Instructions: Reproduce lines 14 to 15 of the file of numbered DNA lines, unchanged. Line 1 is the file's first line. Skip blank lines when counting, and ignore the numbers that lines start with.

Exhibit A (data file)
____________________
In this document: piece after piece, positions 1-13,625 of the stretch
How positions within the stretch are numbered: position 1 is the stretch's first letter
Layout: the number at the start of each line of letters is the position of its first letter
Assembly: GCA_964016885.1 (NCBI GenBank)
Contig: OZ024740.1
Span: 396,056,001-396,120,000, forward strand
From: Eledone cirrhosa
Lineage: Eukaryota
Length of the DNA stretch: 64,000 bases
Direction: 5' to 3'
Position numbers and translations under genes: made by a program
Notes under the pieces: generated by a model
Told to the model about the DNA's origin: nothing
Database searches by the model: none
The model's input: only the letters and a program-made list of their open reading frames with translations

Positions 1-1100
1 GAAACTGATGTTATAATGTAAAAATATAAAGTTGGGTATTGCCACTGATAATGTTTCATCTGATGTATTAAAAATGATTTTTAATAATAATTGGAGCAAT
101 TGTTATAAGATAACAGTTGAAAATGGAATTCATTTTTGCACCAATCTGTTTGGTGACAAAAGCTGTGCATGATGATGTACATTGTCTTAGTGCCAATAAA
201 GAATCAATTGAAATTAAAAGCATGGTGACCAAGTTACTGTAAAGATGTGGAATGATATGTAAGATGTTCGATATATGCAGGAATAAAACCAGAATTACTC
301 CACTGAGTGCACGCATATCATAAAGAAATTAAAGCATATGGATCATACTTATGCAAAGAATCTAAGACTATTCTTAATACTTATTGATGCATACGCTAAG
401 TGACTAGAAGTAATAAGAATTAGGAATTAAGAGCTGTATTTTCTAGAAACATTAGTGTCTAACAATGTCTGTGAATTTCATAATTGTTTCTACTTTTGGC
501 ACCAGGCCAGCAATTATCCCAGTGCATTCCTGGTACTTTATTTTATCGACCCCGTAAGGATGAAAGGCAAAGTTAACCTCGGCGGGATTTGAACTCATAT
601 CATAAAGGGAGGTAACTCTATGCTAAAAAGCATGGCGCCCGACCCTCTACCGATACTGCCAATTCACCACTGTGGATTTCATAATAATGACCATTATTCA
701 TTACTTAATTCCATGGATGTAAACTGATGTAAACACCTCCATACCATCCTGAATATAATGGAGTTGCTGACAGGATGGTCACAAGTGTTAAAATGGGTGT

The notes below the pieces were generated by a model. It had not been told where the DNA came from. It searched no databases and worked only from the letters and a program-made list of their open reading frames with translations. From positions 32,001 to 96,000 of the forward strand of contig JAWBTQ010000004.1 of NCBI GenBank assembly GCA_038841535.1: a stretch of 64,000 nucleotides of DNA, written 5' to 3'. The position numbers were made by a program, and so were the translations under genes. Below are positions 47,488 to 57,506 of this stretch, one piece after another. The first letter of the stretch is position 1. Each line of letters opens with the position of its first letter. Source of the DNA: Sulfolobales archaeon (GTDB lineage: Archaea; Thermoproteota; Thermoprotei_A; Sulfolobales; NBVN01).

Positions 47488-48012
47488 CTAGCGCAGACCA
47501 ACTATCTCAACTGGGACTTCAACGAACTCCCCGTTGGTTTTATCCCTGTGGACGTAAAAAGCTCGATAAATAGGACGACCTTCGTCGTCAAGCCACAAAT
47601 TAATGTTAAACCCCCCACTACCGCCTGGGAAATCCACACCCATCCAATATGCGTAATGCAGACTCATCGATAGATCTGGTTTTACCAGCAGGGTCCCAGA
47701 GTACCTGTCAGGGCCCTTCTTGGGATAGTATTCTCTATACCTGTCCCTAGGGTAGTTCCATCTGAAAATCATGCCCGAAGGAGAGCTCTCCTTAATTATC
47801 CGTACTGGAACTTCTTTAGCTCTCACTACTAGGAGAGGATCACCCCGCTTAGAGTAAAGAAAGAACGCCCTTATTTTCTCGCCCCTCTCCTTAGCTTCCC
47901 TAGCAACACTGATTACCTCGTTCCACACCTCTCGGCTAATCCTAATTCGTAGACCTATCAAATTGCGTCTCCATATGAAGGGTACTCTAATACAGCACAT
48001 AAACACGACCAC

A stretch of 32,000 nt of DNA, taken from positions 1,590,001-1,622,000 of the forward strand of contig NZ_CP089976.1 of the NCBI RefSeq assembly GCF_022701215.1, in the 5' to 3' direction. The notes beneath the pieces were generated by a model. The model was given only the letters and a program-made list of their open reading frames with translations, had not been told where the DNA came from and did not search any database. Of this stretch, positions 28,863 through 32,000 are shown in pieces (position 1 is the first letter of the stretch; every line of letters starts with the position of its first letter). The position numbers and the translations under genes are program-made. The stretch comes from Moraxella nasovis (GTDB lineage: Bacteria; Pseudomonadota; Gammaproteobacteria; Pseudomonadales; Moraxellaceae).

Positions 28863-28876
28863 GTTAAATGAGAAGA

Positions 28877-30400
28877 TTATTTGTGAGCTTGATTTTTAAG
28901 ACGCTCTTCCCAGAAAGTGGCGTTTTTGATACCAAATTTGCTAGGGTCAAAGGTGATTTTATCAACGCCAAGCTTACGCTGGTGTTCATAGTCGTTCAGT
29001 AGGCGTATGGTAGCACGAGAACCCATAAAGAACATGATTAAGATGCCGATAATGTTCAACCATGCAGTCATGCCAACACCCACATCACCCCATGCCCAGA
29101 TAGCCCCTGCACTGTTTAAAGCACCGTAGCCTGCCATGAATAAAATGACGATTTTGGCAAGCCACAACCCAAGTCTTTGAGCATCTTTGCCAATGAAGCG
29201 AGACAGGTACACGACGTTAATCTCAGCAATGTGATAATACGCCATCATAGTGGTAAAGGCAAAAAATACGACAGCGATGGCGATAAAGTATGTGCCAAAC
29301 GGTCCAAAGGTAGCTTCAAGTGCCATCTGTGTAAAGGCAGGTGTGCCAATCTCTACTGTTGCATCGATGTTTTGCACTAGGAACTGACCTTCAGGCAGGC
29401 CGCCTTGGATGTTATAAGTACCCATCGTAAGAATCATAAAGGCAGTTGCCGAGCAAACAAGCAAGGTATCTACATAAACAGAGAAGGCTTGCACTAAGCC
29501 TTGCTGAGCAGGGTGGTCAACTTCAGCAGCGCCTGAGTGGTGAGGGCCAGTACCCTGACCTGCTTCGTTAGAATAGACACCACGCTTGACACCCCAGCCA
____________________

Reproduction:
Database searches by the model: none
The model's input: only the letters and a program-made list of their open reading frames with translations